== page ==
Course Description: Financial Statement Analysis

Hello. My name is Joshua Schultz. And I'm going to be your
instructor for Financial Statement Analysis. I was born and raised right
here in Syracuse, New York. And I got my degree
from a local university called Le Moyne College. I got a degree in
finance and a degree in economics, and from this
launched my initial finance career. After spending five
years in various roles, including back office,
mid-office, and front office, I ended up going back
to Syracuse University to get my MBA. From here I transitioned
over, and I now work for a small family business
involved in supply chain. But I love academia. And wanting to return and
be part of the environment, I started to become
an adjunct professor at Syracuse University. I teach finance courses and
I use finance continually throughout my life. I am a mentor in many
startups in the local area. And I also help a
few local businesses with their finances,
financial decisions, and financial planning.

In order to be successful
in this course, I'm going to give
you a couple of tips. One is be sure to
read the chapter before watching the lectures. This is a really
information-intensive course. and not having any
idea of what we're going to be talking
about before I lecture may cause you to miss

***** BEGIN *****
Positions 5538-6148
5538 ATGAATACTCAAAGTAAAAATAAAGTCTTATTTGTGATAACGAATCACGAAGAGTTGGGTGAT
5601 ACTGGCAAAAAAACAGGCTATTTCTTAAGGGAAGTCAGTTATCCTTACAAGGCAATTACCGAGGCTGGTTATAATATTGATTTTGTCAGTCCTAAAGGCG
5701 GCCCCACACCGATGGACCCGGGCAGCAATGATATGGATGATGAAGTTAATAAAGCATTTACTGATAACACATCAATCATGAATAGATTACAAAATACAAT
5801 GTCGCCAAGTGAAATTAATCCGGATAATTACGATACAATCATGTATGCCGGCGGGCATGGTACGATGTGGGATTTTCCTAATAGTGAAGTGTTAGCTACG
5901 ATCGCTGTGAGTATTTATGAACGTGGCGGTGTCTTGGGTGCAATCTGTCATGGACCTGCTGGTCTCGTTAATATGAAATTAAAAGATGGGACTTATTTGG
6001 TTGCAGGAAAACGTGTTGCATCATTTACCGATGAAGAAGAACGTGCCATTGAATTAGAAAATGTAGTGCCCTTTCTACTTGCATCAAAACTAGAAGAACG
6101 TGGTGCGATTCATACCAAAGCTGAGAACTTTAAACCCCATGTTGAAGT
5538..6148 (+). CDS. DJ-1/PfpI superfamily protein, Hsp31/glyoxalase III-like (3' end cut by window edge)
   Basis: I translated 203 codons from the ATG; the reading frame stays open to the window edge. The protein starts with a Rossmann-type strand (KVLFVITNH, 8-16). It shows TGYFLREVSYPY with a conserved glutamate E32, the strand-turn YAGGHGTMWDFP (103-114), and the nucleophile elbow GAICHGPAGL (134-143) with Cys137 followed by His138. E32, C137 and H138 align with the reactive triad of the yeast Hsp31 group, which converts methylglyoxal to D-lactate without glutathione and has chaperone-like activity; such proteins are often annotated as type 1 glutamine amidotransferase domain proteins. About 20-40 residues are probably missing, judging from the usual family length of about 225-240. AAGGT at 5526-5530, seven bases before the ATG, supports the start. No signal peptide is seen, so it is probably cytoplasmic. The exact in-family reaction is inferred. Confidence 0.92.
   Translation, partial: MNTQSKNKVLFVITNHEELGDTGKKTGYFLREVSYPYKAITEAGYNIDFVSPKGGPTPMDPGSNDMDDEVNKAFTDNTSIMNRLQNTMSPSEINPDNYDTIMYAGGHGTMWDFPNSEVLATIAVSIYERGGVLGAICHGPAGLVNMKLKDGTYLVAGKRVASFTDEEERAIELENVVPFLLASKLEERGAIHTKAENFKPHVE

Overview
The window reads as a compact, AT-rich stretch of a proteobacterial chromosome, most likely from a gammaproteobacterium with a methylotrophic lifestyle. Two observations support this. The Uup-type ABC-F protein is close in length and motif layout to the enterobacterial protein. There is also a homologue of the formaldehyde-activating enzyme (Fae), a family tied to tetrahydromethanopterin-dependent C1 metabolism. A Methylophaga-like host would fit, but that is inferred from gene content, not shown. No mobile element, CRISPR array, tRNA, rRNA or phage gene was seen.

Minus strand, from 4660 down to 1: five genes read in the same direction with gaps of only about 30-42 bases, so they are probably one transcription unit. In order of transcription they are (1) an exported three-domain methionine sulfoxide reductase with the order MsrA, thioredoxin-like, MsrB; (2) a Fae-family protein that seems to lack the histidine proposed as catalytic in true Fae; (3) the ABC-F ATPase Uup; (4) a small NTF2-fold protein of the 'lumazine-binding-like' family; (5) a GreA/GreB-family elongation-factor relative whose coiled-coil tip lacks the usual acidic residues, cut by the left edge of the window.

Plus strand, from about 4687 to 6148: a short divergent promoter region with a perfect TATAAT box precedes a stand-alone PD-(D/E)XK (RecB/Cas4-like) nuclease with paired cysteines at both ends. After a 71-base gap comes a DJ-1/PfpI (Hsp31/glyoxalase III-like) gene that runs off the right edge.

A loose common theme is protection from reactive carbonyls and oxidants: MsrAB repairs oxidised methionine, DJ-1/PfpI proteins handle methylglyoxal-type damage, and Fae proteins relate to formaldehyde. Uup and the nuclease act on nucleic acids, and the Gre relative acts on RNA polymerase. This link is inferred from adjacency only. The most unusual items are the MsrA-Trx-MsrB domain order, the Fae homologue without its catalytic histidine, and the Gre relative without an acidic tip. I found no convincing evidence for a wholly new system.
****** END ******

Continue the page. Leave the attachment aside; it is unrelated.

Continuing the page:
some key notes in the chapter. So make sure that
you read and have a really good foundational
understanding, because my lectures
won't cover everything, but they will
convey the concepts.

The second thing that will help
is to go through the examples. We're going to
have many examples with many different companies. A lot of times
it's easy to watch and you understand
as it's occurring. But unless you've
gone through yourself, you're really going to hit some
walls when you're by yourself doing these examples. So go along with the
examples with us, and that will really
help solidify not only what you know, but also
what you don't know.

The final one is ask questions–
ask them through e-mail, ask them in the live sessions,
and ask yourself questions. Analysis– while we do
come into a hard number, there's a lot of gray area. A lot of the decisions that
I tell you to make I think are best, but it doesn't
mean they're right. So we need to understand that
there are a lot of gray areas. Ask a lot of questions. And tell me your
own rules or ideas for analysis that make your
analysis unique to you. Remember, we're analyzing
financial statements– something that is done by
millions and millions of people every single day. But all these millions of people
come up with different values. That's why we have
these gyrating prices. So ask questions, read
before we go over, and make sure that you go
through the examples with us to help your understanding.

I'll be there with
you the whole time. And good luck in Financial
Statement Analysis.

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